Monday, February 11, 2013

Poor man’s cure for diabetes II

Andre Willers

11 Feb 2013

Synopsis :

A pulsed cure is possible .

Discussion :

1.I was horrified to see the costs of gastric bypass (excuse me , bariatric surgery) as the good doctors get onto the bandwagon of curing something they long touted as incurable , but manageable .

2. See Appendix I on how it works .

3.Basically , the peristalsis of the descending duodenum has to be inhibited . But then you have to restart it .

4.We can inhibit that with Imodium or alcohol , or surgically bypassing the descending duodenum .

5.Why I could not try it : the restart is not that simple .

Until I found this :

"There is also evidence that 'sham (imitated) feeding', such as chewing gum, may stimulate gastrointestinal motility in the post-operative period.[9]"

6.This restarts the intestinal contraption .

7. The chewing gum should have some sugar , but the main action is the chewing . The mouth chewing sends peptide signals to the gastric muscle walls to get the lead out .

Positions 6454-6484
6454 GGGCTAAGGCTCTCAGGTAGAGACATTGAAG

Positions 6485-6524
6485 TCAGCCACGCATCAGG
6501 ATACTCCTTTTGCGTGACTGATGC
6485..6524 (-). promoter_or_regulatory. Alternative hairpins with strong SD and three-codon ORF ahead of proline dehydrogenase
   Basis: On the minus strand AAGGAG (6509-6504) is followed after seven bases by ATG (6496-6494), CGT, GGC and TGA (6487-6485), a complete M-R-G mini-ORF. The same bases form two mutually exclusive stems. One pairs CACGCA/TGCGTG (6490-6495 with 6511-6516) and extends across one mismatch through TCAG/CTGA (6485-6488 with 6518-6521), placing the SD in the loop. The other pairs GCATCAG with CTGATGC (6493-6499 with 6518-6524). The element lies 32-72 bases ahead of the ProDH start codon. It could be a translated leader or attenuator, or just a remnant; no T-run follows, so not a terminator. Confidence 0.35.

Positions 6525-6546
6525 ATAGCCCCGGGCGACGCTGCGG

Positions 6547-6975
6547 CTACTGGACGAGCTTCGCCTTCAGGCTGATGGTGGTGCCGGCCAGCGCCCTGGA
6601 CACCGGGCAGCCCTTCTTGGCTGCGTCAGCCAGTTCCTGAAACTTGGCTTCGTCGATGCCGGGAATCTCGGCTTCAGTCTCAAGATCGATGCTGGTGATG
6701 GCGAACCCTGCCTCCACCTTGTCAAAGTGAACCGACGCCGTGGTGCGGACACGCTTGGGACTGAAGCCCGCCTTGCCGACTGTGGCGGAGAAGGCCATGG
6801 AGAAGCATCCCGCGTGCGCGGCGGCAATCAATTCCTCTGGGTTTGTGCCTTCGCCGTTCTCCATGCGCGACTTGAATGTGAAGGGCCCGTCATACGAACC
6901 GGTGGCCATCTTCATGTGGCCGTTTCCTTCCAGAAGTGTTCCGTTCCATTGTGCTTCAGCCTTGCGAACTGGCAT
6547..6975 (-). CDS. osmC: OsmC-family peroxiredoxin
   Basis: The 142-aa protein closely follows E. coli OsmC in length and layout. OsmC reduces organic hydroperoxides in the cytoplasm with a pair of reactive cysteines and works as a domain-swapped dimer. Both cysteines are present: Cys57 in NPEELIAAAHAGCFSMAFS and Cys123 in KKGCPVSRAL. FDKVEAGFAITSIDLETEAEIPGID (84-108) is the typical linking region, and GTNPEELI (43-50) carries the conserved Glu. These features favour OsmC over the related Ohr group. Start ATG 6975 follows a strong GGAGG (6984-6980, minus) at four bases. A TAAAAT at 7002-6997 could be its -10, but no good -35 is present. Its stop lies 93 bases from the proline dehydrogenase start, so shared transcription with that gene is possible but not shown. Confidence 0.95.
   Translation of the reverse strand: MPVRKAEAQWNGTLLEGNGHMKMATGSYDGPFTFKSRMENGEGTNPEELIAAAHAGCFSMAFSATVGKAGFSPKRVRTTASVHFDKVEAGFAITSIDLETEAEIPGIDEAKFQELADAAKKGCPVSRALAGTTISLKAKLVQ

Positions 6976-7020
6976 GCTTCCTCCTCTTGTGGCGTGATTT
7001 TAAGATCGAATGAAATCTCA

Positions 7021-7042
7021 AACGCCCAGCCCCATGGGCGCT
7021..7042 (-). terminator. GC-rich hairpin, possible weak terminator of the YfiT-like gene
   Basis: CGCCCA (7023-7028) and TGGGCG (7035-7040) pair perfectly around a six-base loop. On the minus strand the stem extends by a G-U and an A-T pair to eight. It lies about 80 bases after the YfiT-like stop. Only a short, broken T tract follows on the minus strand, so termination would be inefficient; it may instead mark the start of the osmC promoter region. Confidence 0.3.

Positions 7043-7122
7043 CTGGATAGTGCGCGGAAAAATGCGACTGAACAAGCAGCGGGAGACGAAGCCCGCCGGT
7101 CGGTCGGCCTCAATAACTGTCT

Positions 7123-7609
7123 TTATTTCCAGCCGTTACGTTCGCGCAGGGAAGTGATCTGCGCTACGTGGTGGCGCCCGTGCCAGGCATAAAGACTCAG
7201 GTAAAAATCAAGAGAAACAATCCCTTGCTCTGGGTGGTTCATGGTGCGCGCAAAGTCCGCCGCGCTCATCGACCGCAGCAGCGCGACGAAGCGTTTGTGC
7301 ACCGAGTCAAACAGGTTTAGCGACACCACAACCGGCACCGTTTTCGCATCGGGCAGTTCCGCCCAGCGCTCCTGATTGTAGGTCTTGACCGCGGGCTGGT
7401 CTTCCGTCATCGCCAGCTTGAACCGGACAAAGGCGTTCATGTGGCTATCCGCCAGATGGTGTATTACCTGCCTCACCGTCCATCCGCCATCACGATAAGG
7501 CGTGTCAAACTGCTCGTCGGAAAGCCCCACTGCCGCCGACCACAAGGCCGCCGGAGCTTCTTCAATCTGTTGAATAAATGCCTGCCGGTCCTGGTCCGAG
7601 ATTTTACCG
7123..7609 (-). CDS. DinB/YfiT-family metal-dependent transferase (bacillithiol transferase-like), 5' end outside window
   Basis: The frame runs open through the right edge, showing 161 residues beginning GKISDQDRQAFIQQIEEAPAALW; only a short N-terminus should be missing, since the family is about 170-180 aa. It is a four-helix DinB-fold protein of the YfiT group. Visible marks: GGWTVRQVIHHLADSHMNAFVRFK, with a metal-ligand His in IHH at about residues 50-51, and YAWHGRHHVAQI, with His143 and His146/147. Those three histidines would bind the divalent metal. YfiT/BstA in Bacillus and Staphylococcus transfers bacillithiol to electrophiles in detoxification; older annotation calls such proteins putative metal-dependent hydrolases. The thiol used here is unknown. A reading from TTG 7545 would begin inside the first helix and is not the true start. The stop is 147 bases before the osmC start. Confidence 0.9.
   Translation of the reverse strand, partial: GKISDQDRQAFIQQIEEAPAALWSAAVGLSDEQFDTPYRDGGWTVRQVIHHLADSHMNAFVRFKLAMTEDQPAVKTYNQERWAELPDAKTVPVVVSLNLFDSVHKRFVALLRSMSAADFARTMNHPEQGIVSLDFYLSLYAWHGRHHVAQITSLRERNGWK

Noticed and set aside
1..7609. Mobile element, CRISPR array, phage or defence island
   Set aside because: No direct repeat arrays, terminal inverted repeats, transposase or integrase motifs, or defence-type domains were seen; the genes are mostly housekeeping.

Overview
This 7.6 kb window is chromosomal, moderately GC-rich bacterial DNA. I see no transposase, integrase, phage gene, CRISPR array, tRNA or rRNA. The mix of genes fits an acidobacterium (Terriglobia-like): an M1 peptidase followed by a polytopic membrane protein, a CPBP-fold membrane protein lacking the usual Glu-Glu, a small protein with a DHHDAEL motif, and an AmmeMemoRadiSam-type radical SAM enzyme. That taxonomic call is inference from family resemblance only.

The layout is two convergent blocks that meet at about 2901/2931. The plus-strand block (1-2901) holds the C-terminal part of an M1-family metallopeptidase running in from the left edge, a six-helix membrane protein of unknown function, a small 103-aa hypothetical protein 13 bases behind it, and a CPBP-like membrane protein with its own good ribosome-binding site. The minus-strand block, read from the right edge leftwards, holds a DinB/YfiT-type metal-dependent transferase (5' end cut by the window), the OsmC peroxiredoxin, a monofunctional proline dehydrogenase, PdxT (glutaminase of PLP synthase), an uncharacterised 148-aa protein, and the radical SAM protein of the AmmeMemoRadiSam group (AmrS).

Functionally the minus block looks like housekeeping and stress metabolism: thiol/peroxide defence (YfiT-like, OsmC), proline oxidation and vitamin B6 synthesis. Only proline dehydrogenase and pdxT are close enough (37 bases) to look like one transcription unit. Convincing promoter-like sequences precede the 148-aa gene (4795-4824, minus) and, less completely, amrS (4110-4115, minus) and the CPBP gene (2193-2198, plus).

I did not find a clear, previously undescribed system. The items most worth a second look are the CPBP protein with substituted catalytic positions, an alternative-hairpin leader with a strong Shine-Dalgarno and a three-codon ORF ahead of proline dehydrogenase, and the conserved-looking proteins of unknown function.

8. This begs the question whether the whole Imodium/alcohol block is necessary .

9 . A continuous stream of chewing and buccal sugar from the signals from the mouth would habituate descending duodenal systems into a stand-down mode . In other words , a cure for diabetes II . Easily tested .

10. If the chewing gum gets tasteless, just sprinkle it with your favourite flavoured sugar .(A big market) . The sugar and chewing is vital .

11. Santa Anna of Alamo fame also gets into it .

" Instead, Adams helped to found the chewing gum industry with a product that he called "Chiclets".[17]"

12. Can it be that simple ?

Try it and see .

Chewbacca would know .



Appendix I

A Cure for Diabetes

Andre Willers

31 May 2012

Synopsis :

The control-system short-circuit that causes diabetes can be interrupted in humans by a simple surgical procedure . This cures diabetes , insulin resistance and high blood pressure . We try to trace why .

Discussion :

1.Read Appendix I . This is a succinct summation of the state–of-play as at May 2012 .

2.Why should bypassing the duodenum have such drastic effects ?

Because the system outsmarted itself . Too many vital feedback loops are being controlled by the same chemicals . (A similar effect is observed in brain-stress and body-stress systems) . Inappropriate responses are triggered . The system is unstable .

2.1Peristaltic action in the duodenum is accompanied by vasoactive intestinal peptide (VIP) release, a marker for inhibitory neurotransmitter release . See Appendix III . (Note the effect on blood pressure )